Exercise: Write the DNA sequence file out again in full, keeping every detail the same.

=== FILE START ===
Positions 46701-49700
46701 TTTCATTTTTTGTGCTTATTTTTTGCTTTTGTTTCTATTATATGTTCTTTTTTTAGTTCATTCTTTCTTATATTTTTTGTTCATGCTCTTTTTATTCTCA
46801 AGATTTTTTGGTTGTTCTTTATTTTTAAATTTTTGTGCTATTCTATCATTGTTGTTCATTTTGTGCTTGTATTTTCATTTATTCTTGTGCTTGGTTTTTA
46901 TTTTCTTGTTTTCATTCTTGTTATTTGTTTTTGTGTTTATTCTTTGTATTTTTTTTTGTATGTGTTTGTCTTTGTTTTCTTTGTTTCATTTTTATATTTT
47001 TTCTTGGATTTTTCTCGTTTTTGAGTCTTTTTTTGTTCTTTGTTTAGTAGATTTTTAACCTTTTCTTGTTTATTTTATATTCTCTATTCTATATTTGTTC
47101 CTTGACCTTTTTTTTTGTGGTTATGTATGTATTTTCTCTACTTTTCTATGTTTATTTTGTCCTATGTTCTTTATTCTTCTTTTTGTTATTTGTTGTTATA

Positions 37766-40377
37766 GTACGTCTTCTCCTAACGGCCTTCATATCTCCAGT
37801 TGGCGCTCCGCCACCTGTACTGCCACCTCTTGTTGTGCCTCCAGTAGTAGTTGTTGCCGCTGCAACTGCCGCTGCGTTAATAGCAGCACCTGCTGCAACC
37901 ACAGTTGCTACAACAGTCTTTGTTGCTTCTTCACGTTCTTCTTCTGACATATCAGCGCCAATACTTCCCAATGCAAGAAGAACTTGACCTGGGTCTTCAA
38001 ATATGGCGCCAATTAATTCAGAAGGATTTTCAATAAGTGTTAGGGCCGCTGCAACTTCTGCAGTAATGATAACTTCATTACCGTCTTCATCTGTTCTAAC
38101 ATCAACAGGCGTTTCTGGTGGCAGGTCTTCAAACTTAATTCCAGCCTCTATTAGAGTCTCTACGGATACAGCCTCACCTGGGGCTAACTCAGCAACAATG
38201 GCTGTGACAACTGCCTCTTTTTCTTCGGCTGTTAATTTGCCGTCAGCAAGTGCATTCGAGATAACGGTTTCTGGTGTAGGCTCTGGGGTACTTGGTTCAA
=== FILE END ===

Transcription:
Positions 46701-49700
46701 TTTCATTTTTTGTGCTTATTTTTTGCTTTTGTTTCTATTATATGTTCTTTTTTTAGTTCATTCTTTCTTATATTTTTTGTTCATGCTCTTTTTATTCTCA
46801 AGATTTTTTGGTTGTTCTTTATTTTTAAATTTTTGTGCTATTCTATCATTGTTGTTCATTTTGTGCTTGTATTTTCATTTATTCTTGTGCTTGGTTTTTA
46901 TTTTCTTGTTTTCATTCTTGTTATTTGTTTTTGTGTTTATTCTTTGTATTTTTTTTTGTATGTGTTTGTCTTTGTTTTCTTTGTTTCATTTTTATATTTT
47001 TTCTTGGATTTTTCTCGTTTTTGAGTCTTTTTTTGTTCTTTGTTTAGTAGATTTTTAACCTTTTCTTGTTTATTTTATATTCTCTATTCTATATTTGTTC
47101 CTTGACCTTTTTTTTTGTGGTTATGTATGTATTTTCTCTACTTTTCTATGTTTATTTTGTCCTATGTTCTTTATTCTTCTTTTTGTTATTTGTTGTTATA

Positions 37766-40377
37766 GTACGTCTTCTCCTAACGGCCTTCATATCTCCAGT
37801 TGGCGCTCCGCCACCTGTACTGCCACCTCTTGTTGTGCCTCCAGTAGTAGTTGTTGCCGCTGCAACTGCCGCTGCGTTAATAGCAGCACCTGCTGCAACC
37901 ACAGTTGCTACAACAGTCTTTGTTGCTTCTTCACGTTCTTCTTCTGACATATCAGCGCCAATACTTCCCAATGCAAGAAGAACTTGACCTGGGTCTTCAA
38001 ATATGGCGCCAATTAATTCAGAAGGATTTTCAATAAGTGTTAGGGCCGCTGCAACTTCTGCAGTAATGATAACTTCATTACCGTCTTCATCTGTTCTAAC
38101 ATCAACAGGCGTTTCTGGTGGCAGGTCTTCAAACTTAATTCCAGCCTCTATTAGAGTCTCTACGGATACAGCCTCACCTGGGGCTAACTCAGCAACAATG
38201 GCTGTGACAACTGCCTCTTTTTCTTCGGCTGTTAATTTGCCGTCAGCAAGTGCATTCGAGATAACGGTTTCTGGTGTAGGCTCTGGGGTACTTGGTTCAA